Duffy subscribes to the notion that there has been an “invasion” by UK retailers. This is evident by the occupancy of recently established shopping centres, such as the Jervis Street Centre in the heart of Dublin, where 90 per cent of outlets are British owned. “The penetration of UK retailers is quite extraordinary in the fashion sector, although less strong on the grocery front,” he says.
He adds: “Tesco has not improved its share two years down the line,” while certain indigenous retailers seem to have profited. He denies that since Tesco’s arrival, Dunnes Stores (one of his key accounts) has traded more heavily on its Irishness as a competitive advantage.
“The up-turn in Dunnes Stores over the past two years is to do with its resolution of ongoing industrial disputes,” he says.
Duffy also points out that the indigenous retailers have improved what they offer and are particularly strong in providing good value. “Our interpretation of value has changed. It used to mean cheap. Now it’s as much about quality of service, convenience and range, as it is about low prices. The rise of the Celtic Tiger means most of the population has more disposable income. The Irish consumer and expectations have changed dramatically in recent years. Anyone entering the Irish market must be aware of this.”
Travel has also become UK dominated, where the four key players control 80 per cent of the market. The leader, Budget, is owned by Thomson, Falcon/JWT is owned by First Choice, Panorama by Airtours, and Sunworld by Thomas Cook.
It’s a buoyant market, with 462,000 passengers taking charter flights out of Dublin alone last summer. This figure is predicted to rise to 500,000 this year. More than ten per cent of Irish people now take more than one package holiday a year.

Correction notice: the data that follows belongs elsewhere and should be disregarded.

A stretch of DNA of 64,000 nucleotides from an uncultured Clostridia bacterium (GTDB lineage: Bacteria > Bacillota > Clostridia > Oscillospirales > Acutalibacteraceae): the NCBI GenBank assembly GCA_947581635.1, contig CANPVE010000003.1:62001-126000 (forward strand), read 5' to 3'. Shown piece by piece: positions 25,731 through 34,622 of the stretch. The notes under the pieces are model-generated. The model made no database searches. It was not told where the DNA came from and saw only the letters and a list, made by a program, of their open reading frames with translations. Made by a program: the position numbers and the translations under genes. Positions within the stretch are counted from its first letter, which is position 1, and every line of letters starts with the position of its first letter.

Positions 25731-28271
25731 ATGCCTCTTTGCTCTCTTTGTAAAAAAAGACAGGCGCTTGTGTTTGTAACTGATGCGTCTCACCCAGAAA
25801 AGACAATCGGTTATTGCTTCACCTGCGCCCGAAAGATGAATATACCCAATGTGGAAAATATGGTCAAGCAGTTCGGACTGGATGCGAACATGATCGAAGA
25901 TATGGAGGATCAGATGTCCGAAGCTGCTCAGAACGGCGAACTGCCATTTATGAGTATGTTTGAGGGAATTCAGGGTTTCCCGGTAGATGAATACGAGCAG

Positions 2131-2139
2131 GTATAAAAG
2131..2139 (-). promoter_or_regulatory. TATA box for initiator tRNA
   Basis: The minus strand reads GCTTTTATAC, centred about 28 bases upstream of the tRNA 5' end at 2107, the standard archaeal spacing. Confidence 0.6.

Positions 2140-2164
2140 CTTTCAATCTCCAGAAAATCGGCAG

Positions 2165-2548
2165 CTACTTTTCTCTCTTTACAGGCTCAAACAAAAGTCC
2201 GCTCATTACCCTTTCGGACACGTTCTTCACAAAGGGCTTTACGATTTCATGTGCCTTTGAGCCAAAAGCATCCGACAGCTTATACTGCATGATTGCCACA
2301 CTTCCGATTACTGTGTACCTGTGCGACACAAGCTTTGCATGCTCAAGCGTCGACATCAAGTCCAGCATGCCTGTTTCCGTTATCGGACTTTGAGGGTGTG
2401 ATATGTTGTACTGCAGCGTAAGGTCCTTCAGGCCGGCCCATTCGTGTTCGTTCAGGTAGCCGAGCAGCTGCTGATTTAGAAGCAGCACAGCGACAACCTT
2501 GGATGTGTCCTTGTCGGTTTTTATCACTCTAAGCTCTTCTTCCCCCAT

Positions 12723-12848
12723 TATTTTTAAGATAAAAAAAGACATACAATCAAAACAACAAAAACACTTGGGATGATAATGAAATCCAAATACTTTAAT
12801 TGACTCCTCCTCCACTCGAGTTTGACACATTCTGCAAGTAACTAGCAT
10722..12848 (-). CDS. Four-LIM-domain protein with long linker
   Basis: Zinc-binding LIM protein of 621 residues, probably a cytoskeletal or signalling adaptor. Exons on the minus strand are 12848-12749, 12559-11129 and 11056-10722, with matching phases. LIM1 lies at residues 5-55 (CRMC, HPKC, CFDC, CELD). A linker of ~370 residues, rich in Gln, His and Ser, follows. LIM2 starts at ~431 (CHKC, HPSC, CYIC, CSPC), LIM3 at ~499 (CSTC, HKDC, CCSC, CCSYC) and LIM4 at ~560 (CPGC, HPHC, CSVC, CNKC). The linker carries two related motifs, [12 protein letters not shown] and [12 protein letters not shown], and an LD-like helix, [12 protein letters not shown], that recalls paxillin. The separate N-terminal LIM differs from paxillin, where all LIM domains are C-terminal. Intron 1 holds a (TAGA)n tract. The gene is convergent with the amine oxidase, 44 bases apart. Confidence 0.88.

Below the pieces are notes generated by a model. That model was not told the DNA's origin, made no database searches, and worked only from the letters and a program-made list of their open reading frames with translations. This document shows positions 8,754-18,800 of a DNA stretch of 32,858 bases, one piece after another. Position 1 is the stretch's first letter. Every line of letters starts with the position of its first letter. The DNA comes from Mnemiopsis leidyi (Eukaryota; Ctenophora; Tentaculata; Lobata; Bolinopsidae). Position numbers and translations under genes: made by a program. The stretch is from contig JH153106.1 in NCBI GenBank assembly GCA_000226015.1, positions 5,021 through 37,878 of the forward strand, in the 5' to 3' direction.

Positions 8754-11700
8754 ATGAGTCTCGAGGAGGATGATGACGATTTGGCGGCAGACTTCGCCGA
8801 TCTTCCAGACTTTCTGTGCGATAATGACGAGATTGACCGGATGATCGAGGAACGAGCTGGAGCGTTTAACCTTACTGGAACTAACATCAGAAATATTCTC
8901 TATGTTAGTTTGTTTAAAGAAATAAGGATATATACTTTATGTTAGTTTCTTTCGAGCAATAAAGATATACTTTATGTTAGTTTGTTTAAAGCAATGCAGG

The media sector has witnessed enormous growth in UK brands. The Sunday Times in particular has experienced a staggering growth in circulation, up 187 per cent between 1991 and 1999. It also enjoys a very high profile.
News International Ireland circulation manager Syd Devine, credits the newspaper’s success on a few factors, not least increased Irish editorial content, Irish offices, dedicated Irish staff and an Irish editor.
“Ireland’s economic strength was one of the reasons for the growth in circulation, but not the deciding reason to invest editorially in Ireland. Globally, newspaper circulation was falling at three per cent a year – Ireland was identified as a way of off-setting the decline in the UK generally,” says Devine.
The first real attempt to tailor The Sunday Times to Ireland started in 1991 with the appointment of the first editor – Alan Ruddock, now editor of The Scotsman. But Ruddock was still based in London.
The Irish-dedicated pages increased steadily and the first Irish office was opened in Dublin in 1992, with additional contract staff recruited. Sales continued to grow and the amount of Irish editorial increased. Dubliner Rory Godson replaced Ruddock, and the Sunday Times relaunched its Irish edition in July 1996. The current full-blown Irish edition was launched in September 1998.
As a UK brand which seems to have got it right, Devine’s advice to UK brands waiting in the wings is: “It is vital for the Irish to see that UK companies are bringing jobs to Ireland; that the products are sourced locally and that the managers appointed are, themselves, from ‘auld sod’. You need to have a dedicated Irish team, preferably recognised names, but definitely locally based. The UK company has to make a contribution to the country – after that, we’ll take anybody’s wages.”